Feeding primarily on Antarctic krill, Humpback whales are the most abundant baleen whale in the nearshore waters around the Antarctic Peninsula.

Feeding primarily on Antarctic krill, Humpback whales are the most abundant baleen whale in the nearshore waters around the Antarctic Peninsula.

Mother Nature is calling all of us to care and love her more. Here are a few suggestions to help: reduce single use plastics (and styrofoam); use Florida-friendly landscaping practices, learn more about Southwest Florida’s environmental issues, visit the Everglades, contact your representatives to share your concerns and join the Conservancy of Southwest Florida. www.conservancy.org. Oh yes, and come on my boat tour when the Conservancy opens again! ¦

Silent Zodiac cruises became the favorite activity of the Homeward Bound expedition as a way of experiencing the sights and sounds of Antarctica. Below, southern elephant seals — this one photographed from a distance with a telephoto lens — are the largest species of seal on the planet and common along the Antarctic coastline, dozing in the sun, nursing their pups or swimming in the waters just off shore.

Silent Zodiac cruises became the favorite activity of the Homeward Bound expedition as a way of experiencing the sights and sounds of Antarctica. Below, southern elephant seals — this one photographed from a distance with a telephoto lens — are the largest species of seal on the planet and common along the Antarctic coastline, dozing in the sun, nursing their pups or swimming in the waters just off shore.

HOMEWARD BOUND 4/ HB4 COURTESY PHOTOS

HOMEWARD BOUND 4/ HB4 COURTESY PHOTOS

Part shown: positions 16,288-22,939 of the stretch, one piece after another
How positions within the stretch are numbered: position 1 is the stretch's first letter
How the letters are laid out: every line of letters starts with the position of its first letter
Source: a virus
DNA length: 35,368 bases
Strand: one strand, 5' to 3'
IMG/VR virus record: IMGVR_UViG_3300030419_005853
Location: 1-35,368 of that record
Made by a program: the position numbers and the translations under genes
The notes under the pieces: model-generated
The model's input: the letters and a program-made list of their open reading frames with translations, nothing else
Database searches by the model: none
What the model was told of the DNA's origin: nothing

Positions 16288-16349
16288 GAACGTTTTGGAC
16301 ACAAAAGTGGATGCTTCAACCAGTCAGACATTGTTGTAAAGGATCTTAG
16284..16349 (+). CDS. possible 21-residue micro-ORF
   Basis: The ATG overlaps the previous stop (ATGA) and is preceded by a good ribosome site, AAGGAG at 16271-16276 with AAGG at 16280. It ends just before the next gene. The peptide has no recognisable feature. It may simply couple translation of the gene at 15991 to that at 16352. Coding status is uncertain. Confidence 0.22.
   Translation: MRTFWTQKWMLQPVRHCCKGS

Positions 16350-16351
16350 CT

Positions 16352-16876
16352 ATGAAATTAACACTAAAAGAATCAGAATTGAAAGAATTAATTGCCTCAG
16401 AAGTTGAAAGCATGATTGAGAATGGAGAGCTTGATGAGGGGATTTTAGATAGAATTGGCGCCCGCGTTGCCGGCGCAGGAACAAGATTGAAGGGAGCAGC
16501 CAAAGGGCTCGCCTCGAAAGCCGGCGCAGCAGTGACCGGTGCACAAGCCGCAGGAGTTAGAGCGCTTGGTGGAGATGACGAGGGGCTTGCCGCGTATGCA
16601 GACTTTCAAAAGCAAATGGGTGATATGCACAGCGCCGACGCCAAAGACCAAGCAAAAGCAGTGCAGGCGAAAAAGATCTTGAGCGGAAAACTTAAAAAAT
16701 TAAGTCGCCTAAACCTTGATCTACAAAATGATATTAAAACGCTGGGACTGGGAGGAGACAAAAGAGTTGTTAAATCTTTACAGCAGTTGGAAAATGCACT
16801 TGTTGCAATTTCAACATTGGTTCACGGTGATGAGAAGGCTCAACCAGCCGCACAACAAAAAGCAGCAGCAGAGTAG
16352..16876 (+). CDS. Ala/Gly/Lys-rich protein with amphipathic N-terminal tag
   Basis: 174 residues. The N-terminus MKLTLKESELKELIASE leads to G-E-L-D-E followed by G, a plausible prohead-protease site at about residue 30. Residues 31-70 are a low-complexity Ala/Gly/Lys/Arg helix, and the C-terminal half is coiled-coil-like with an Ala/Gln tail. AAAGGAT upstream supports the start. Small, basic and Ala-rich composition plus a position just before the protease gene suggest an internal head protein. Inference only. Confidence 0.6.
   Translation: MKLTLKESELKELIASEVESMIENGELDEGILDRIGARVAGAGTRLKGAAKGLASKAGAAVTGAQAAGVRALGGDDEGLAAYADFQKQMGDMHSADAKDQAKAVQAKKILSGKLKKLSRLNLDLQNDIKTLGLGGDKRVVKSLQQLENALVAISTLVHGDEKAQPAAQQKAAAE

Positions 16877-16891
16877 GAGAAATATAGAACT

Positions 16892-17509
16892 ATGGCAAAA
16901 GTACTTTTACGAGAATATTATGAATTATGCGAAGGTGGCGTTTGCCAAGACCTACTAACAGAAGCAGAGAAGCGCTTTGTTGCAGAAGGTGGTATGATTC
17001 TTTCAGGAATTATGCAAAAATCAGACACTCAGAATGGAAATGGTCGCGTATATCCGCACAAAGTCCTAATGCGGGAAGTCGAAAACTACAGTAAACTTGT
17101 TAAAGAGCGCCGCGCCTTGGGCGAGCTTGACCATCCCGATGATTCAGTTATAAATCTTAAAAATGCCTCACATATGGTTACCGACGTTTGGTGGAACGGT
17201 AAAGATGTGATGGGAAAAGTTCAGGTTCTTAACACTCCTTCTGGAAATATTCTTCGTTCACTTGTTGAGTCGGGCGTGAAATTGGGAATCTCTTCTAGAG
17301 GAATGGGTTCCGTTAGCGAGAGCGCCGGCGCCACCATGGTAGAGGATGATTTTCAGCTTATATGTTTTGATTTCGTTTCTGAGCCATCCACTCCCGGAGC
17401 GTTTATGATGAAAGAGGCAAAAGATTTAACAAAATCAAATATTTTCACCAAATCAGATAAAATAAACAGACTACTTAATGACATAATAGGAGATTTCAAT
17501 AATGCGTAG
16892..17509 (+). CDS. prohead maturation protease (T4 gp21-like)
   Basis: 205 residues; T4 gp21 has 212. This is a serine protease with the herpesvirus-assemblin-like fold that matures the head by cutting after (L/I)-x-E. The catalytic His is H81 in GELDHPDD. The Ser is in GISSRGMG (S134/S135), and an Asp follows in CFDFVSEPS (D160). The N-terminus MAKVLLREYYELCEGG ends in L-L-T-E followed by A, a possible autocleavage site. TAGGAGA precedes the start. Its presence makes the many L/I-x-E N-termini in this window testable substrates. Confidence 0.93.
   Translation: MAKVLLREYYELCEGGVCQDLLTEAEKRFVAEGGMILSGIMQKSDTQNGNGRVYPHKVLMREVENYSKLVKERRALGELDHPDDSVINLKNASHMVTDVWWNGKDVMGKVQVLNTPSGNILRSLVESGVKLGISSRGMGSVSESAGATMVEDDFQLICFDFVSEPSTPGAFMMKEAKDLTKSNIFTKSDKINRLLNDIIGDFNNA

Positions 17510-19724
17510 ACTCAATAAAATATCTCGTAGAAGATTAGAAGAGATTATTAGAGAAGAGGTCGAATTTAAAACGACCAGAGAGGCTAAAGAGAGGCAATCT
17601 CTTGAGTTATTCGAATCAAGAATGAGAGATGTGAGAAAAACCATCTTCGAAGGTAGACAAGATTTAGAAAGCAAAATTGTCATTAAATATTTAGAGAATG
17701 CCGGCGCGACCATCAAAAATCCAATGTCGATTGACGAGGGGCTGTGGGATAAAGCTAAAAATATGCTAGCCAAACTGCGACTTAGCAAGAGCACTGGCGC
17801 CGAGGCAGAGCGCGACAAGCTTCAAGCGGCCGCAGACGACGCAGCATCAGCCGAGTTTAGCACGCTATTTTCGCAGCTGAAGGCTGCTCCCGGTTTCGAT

In Antarctica during the summer months — what are considered winter months in the northern hemisphere — the sun remains low on the horizon. The Earth is tilted toward the sun and in constant sunlight. The colors of the sunsets are extraordinary with a red-orange glow that lights up the clouds, icebergs, cliffs and sea. HOMEWARD BOUND 4/ HB4 COURTESY PHOTOS

In Antarctica during the summer months — what are considered winter months in the northern hemisphere — the sun remains low on the horizon. The Earth is tilted toward the sun and in constant sunlight. The colors of the sunsets are extraordinary with a red-orange glow that lights up the clouds, icebergs, cliffs and sea. HOMEWARD BOUND 4/ HB4 COURTESY PHOTOS

Above, Orca whales swim under the ship to the delight of expedition participants. Also known as killer whales, they are the top predators in Antarctica’s rapidly warming environment.

Above, Orca whales swim under the ship to the delight of expedition participants. Also known as killer whales, they are the top predators in Antarctica’s rapidly warming environment.

Homeward Bound 4/HB4 celebrated the 60th anniversary of the Antarctica Treaty during the expedition. The Antarctic Treaty System regulates international relations with respect to Antarctica, Earth’s only continent without a native human population.

Homeward Bound 4/HB4 celebrated the 60th anniversary of the Antarctica Treaty during the expedition. The Antarctic Treaty System regulates international relations with respect to Antarctica, Earth’s only continent without a native human population.

Gentoo penguins are awkward on land but artfully adept underwater, where paddleshaped flippers propel them up to 22 miles an hour.

Gentoo penguins are awkward on land but artfully adept underwater, where paddleshaped flippers propel them up to 22 miles an hour.